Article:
JUAN GONZALEZ: I’m interested, the reaction of Blue Cross and Blue Shield. Did you get a chance to tell them directly about your change of heart? And what their reaction was?
ANDY COBB: We have not spoken. We don’t have that sort of a relationship. But I’m guessing that I won’t be invited to the holiday party this year.
JUAN GONZALEZ: Did your agent try to dissuade you about the lost revenue?
ANDY COBB: There was some discussion along those lines. And, you know, he’s — and my agent is a good guy. And, you know, I didn’t meet any bad people at Blue Cross, to be honest. It would go a lot better with sort of the progressive narrative, I suppose, if it did — if I had, but that’s not the case. You know, I met nothing but nice folks. But they’re in a monstrous system that really doesn’t work for Americans.
I’ve had a lot of personal contact with this recently, this year. As a comic, I did a benefit for my friend Alicia, who had breast cancer and, because she made the mistake of getting breast cancer while being covered by Blue Cross of California, needed comics to raise money for her healthcare. My friend James, whose mother was — got breast cancer while she was covered by Blue Cross of California, is now going bankrupt, so we had a benefit for them. So we’re essentially relying on comics to do the work of a medical insurance industry. And I wouldn’t trust comics with a lawn mower, much less a medical system. So it became very apparent that I had to disassociate myself.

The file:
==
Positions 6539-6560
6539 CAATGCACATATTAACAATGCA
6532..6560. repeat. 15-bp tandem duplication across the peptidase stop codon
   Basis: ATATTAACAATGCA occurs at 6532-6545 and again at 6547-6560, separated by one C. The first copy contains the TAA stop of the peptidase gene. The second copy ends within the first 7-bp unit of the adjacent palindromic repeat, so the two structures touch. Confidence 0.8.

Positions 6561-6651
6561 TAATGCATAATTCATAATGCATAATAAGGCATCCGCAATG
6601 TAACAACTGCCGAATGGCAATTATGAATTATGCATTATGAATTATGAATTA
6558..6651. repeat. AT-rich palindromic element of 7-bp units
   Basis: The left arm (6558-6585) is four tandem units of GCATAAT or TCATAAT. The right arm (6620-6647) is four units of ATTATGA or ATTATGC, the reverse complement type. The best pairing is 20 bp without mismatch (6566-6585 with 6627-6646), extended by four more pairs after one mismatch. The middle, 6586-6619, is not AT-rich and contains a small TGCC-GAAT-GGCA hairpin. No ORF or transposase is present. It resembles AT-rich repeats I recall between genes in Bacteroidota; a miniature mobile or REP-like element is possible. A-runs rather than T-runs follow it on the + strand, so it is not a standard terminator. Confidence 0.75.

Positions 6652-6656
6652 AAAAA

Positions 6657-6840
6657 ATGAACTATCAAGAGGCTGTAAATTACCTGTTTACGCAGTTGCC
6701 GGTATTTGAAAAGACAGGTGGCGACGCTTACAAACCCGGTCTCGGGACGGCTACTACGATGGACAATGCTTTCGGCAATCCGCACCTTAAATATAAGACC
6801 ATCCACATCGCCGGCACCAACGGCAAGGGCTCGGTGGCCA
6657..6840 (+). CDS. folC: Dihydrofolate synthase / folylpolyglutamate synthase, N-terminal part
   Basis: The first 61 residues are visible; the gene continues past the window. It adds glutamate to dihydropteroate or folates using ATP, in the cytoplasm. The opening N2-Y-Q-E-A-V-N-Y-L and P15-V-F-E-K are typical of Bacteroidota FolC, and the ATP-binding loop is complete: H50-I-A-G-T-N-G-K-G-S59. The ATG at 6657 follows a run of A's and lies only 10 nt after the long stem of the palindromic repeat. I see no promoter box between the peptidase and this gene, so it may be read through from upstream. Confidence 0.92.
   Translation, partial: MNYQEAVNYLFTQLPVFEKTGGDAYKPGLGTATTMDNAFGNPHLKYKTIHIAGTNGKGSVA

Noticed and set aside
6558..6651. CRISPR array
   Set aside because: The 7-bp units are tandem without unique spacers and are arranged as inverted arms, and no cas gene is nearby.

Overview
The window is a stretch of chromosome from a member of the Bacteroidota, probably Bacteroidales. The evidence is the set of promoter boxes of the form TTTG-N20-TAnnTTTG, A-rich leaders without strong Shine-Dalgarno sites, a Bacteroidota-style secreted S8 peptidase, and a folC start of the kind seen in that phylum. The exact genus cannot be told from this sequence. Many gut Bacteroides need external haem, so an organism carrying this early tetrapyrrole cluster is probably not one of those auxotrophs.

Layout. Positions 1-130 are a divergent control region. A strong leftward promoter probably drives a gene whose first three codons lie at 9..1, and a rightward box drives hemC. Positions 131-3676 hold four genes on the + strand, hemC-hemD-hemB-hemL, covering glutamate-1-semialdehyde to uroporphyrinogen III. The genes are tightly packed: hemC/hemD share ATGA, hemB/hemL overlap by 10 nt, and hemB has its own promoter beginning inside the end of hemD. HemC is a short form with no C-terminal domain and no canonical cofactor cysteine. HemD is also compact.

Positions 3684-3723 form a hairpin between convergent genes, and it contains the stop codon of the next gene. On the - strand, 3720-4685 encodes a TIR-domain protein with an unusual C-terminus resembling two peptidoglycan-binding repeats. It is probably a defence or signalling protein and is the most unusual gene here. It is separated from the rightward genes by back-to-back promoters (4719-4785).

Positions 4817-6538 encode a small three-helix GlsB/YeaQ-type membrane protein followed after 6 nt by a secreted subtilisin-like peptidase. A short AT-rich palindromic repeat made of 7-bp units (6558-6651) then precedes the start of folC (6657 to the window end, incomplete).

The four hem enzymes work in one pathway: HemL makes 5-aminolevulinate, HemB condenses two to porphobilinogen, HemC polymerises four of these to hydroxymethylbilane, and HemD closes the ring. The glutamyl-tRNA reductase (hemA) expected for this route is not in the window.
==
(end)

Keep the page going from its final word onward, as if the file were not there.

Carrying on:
AMY GOODMAN: So, why should we believe you now, Andy?
ANDY COBB: Well, it’s a good question. I was well paid by Blue Cross, of course, to say what was scripted for me. To write what I wrote, which was that piece, and to do it for Brave New Films, I was — I was paid. I was paid the union minimum, which is minimum wage. And suffice it to say, it’s a significant pay cut.
JUAN GONZALEZ: And speaking of comics, what’s your reaction to how the healthcare legislation is proceeding in the House and Senate?
ANDY COBB: Well, it’s comical. It’s unfortunate right now that we’re in a situation where it doesn’t look like we’ve got a real robust public option on the table, although it’s unfortunate, I think, that we’re calling it a “robust public option.” It sounds like we’re being sold TV dinners. My friend John Aravosis had a funny line; he said, “The only other thing that they focus-tested was a ‘buxom public option,’ and that didn’t test well.” But hopefully we’ll get a robust public option. That seems to be the thing that can give us a real option other than these private insurance companies that are doing America and their clients absolutely no good.
AMY GOODMAN: Andy Cobb, the conversations you had with Blue Cross Blue Shield, or did you, when you were actually doing the commercials, did they come in? And did actually any say to you, when you’re just sort of behind the scenes, that they didn’t believe what you were saying, either?
ANDY COBB: No. You know, it’s — to be honest, there was no discussion like that. It’s a very sort of surface conversation. There was very little discussion about the issues. One could say these are people doing their jobs. And, you know, it’s — as I say, I don’t think these people who work for Blue Cross are monsters, but it’s a monstrous system, and it has to be changed.
I would invite my fellow spokesjerks to stop what they’re doing and cross the line, as I said in the video. I would like for other people to do the same. Maybe it’s time for people like myself, Joe Lieberman and the Aflac duck to find honest jobs.
JUAN GONZALEZ: Is there an association of spokesjerks, as you say? Do they have conferences regularly?
ANDY COBB: The ASJ? Yeah, me and the GEICO lizard and that guy who goes, “That’s Allstate’s stand,” get together every now and then and have drinks, but no formal organization.
AMY GOODMAN: Well, Andy Cobb, we want to thank you for being with us, actor and comedian, former television spokesperson for Blue Cross Blue Shield of Florida, has now crossed the line.